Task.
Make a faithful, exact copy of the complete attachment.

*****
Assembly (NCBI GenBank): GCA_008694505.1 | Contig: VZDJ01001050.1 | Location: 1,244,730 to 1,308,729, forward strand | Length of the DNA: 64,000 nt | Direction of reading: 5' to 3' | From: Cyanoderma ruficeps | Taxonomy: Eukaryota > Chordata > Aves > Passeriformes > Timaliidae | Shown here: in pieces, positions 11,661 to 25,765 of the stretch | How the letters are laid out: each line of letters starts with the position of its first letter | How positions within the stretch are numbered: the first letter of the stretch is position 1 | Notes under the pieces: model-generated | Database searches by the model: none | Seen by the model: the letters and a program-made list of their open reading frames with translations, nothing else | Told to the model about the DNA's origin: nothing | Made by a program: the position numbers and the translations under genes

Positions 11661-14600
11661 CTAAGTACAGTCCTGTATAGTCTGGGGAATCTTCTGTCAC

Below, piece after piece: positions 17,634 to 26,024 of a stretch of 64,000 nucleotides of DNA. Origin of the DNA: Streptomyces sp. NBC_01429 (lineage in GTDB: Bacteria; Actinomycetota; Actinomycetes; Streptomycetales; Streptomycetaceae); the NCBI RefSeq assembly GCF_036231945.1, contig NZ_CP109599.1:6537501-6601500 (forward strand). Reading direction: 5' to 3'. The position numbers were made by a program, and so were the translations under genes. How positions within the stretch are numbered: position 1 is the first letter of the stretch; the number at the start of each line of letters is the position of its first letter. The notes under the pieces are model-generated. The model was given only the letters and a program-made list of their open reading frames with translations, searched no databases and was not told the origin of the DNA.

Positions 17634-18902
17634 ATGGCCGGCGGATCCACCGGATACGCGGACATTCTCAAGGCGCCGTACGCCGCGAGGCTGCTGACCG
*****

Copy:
Assembly (NCBI GenBank): GCA_008694505.1 | Contig: VZDJ01001050.1 | Location: 1,244,730 to 1,308,729, forward strand | Length of the DNA: 64,000 nt | Direction of reading: 5' to 3' | From: Cyanoderma ruficeps | Taxonomy: Eukaryota > Chordata > Aves > Passeriformes > Timaliidae | Shown here: in pieces, positions 11,661 to 25,765 of the stretch | How the letters are laid out: each line of letters starts with the position of its first letter | How positions within the stretch are numbered: the first letter of the stretch is position 1 | Notes under the pieces: model-generated | Database searches by the model: none | Seen by the model: the letters and a program-made list of their open reading frames with translations, nothing else | Told to the model about the DNA's origin: nothing | Made by a program: the position numbers and the translations under genes

Positions 11661-14600
11661 CTAAGTACAGTCCTGTATAGTCTGGGGAATCTTCTGTCAC

Below, piece after piece: positions 17,634 to 26,024 of a stretch of 64,000 nucleotides of DNA. Origin of the DNA: Streptomyces sp. NBC_01429 (lineage in GTDB: Bacteria; Actinomycetota; Actinomycetes; Streptomycetales; Streptomycetaceae); the NCBI RefSeq assembly GCF_036231945.1, contig NZ_CP109599.1:6537501-6601500 (forward strand). Reading direction: 5' to 3'. The position numbers were made by a program, and so were the translations under genes. How positions within the stretch are numbered: position 1 is the first letter of the stretch; the number at the start of each line of letters is the position of its first letter. The notes under the pieces are model-generated. The model was given only the letters and a program-made list of their open reading frames with translations, searched no databases and was not told the origin of the DNA.

Positions 17634-18902
17634 ATGGCCGGCGGATCCACCGGATACGCGGACATTCTCAAGGCGCCGTACGCCGCGAGGCTGCTGACCG